Ketanji Brown Jackson To Become First Black Woman To Serve On The Supreme Court

Poppy Bilderbeck

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Ketanji Brown Jackson To Become First Black Woman To Serve On The Supreme Court

Featured Image Credit: Alamy

Ketanji Brown Jackson has won enough votes to be confirmed into the US Supreme Court.

Today, 7 April, the liberal appeals court judge who currently serves on the US court of appeals for the DC circuit crossed the 50-vote threshold to secure her confirmation to the Supreme Court.

In doing so, in its 233-year history, Jackson is the first Black woman to ever become a justice on the high court.

Ketanji Brown Jackson. Credit: Alamy
Ketanji Brown Jackson. Credit: Alamy

Jackson was first put forward to become the 116th Associate justice of the United States Supreme Court on 25 February 2022 after Justice Stephen Breyer announced his retirement.

She was nominated for the role by current US President Joe Biden.

In a statement released by the White House, Jackson was called 'one of [the] nation's brightest legal minds' with 'an unusual breadth of experience' in the country's legal system

Ketanji Brown Jackson. Credit: Alamy
Ketanji Brown Jackson. Credit: Alamy

Prior to the vote, in order for all 50 Democratic senators to support Jackson's confirmation into the Supreme Court, senior US senator Kyrsten Sinema - who had been the only Democrat who hadn't announced how she would vote - revealed that she would be voting in favour of Jackson.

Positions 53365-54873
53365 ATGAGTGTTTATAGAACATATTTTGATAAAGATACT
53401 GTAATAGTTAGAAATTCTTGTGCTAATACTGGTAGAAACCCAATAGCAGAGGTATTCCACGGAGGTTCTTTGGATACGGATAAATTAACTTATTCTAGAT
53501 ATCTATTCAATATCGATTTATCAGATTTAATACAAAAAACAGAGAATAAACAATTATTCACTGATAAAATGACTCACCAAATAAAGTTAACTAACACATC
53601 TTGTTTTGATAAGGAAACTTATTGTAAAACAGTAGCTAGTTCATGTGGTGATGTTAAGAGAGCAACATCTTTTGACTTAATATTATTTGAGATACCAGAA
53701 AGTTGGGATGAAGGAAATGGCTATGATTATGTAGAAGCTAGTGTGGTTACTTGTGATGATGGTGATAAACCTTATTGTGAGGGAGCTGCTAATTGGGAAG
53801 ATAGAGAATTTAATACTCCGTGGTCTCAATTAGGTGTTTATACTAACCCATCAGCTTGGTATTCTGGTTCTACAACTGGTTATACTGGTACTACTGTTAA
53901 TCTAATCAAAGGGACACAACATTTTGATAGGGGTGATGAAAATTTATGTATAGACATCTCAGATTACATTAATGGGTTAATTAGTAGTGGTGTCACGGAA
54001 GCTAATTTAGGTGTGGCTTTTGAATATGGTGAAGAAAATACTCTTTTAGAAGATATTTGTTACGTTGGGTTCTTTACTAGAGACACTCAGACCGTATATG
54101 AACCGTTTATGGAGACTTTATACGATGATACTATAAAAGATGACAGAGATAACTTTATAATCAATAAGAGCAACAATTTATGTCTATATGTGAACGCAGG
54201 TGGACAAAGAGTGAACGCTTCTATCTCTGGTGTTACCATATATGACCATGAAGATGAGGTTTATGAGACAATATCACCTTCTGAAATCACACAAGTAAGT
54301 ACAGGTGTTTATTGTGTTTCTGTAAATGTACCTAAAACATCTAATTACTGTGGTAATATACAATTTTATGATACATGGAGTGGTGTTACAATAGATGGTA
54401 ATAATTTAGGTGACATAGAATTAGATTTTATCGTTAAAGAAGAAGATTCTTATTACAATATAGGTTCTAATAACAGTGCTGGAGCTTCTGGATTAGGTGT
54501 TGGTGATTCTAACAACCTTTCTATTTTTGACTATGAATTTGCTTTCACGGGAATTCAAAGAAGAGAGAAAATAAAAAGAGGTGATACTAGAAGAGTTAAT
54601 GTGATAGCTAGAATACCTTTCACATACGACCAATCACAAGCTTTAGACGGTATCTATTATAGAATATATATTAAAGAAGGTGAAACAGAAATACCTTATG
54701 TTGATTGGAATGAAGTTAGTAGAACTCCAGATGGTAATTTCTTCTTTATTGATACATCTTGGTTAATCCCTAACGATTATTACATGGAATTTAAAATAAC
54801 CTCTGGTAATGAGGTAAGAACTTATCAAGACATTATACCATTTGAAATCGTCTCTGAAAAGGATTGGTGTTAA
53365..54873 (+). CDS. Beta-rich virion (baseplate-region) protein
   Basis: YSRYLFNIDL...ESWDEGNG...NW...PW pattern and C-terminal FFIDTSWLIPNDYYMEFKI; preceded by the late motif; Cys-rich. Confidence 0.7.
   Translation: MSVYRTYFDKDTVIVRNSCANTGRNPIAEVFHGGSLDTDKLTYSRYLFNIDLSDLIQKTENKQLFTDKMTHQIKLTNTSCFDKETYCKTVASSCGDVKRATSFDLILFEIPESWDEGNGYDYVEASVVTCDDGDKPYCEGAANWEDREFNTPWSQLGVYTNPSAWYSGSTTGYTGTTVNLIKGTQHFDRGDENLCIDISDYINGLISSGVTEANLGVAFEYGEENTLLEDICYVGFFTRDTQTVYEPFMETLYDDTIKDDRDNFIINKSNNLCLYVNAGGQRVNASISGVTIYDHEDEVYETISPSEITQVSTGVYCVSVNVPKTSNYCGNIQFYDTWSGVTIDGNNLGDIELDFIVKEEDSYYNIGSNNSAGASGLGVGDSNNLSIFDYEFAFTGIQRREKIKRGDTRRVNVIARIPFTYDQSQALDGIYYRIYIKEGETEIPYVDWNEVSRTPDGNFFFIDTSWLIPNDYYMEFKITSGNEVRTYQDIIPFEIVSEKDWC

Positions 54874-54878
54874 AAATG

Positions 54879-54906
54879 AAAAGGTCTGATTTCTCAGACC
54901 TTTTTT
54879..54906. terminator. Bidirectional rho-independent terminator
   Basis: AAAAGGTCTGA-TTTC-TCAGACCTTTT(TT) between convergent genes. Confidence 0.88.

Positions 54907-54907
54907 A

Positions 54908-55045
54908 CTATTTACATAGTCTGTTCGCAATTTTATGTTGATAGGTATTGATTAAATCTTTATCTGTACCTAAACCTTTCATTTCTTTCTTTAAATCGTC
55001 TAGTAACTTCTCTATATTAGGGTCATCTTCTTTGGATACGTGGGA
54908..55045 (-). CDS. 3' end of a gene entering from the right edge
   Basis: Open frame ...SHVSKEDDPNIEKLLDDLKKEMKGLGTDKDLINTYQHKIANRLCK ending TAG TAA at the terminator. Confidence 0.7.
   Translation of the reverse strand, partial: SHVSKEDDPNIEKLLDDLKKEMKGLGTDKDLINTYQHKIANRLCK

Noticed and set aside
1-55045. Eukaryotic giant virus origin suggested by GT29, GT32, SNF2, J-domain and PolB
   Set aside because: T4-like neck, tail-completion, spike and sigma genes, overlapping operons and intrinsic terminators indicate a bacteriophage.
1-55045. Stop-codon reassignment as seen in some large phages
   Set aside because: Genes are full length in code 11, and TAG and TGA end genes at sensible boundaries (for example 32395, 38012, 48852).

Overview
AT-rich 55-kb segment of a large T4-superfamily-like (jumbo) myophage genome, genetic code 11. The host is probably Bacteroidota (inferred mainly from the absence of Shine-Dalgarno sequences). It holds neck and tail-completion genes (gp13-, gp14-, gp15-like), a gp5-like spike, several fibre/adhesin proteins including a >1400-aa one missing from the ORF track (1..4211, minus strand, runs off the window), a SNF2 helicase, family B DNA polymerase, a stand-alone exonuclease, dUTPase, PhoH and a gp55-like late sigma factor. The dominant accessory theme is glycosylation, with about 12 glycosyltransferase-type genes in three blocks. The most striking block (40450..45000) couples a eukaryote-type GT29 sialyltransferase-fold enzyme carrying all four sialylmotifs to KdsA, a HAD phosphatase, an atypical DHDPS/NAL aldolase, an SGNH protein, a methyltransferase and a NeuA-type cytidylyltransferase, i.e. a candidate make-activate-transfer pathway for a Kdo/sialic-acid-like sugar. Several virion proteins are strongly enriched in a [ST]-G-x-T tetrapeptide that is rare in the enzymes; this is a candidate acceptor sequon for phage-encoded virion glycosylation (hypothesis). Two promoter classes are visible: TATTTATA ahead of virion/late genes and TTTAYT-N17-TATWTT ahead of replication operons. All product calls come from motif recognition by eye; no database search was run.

She said: "Judge Jackson brings to the bench a wealth of knowledge, more trial court experience than all other current supreme court justices combined, a commitment to respect precedent, and a proven independent, pragmatic approach to judicial decisions.

“Judge Jackson has exceptional qualifications and will serve our country well in the years to come.”

Minority leader senator Mitch McConnell argued that Jackson's confirmation into the Supreme Court would be an example of Biden's administration letting 'the radicals run the show'.

He said: "When it came to one of the most consequential decisions a president can make, a lifetime appointment to our highest court, the Biden administration let the radicals run the show.

"The far left got the reckless inflationary spending they wanted. The far left has gotten the insecure border they wanted. And today, the far left will get the Supreme Court justice they wanted."

However, senate Republicans Mitt Romney, Lisa Murkowski and Susan Collins voted in Jackson's favour.

Today's vote - which was overseen by Vice-President Kamala Harris, the first black woman to hold the office - ended up as 53 to 47.

Majority leader Chuck Schumer called the victory a 'joyous day' for the country, reflecting on 'how many millions of kids in generations past could have benefited from such a role model'.

He said: "Even in the darkest times, there are bright lights. Today is one of the brightest lights. Let us hope it’s a metaphor, an indication of many bright lights to come.”

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Topics: News, US News

Poppy Bilderbeck
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